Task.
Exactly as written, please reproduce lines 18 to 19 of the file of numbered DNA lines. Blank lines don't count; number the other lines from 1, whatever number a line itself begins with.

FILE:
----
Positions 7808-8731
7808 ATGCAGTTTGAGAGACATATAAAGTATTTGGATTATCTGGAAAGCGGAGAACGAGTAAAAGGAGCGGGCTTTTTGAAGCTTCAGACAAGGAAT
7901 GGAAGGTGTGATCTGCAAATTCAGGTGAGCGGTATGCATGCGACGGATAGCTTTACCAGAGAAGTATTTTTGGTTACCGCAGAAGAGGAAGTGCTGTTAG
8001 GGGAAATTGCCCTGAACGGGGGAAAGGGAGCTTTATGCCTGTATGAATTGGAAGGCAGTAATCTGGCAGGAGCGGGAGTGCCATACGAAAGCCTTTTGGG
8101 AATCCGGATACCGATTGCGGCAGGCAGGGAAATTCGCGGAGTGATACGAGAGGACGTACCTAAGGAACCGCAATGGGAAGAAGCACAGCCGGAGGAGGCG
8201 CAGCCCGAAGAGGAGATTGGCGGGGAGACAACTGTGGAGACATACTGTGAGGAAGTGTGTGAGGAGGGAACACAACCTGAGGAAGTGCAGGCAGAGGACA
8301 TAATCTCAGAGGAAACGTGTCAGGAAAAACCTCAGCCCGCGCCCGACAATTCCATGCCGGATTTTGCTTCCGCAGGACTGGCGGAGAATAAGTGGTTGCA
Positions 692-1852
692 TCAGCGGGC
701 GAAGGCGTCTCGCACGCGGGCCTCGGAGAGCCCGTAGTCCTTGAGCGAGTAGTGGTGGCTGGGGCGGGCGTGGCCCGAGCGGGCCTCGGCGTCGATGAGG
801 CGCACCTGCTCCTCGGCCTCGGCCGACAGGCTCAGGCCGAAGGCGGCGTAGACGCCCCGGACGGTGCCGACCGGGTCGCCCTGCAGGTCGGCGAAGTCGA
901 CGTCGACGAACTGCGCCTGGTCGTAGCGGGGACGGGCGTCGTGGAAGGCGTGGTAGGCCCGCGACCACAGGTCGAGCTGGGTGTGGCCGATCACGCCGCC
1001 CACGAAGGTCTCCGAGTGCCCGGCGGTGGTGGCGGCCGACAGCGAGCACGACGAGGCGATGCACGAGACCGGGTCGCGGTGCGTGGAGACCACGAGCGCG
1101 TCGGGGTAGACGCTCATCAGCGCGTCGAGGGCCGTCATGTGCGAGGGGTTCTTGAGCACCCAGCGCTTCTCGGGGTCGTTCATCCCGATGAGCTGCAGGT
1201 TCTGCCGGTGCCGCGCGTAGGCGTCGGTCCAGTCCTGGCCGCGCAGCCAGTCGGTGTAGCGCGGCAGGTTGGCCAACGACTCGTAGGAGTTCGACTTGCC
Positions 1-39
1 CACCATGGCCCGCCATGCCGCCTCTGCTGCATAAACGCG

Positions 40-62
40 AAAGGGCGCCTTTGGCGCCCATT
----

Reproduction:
Positions 40-62
40 AAAGGGCGCCTTTGGCGCCCATT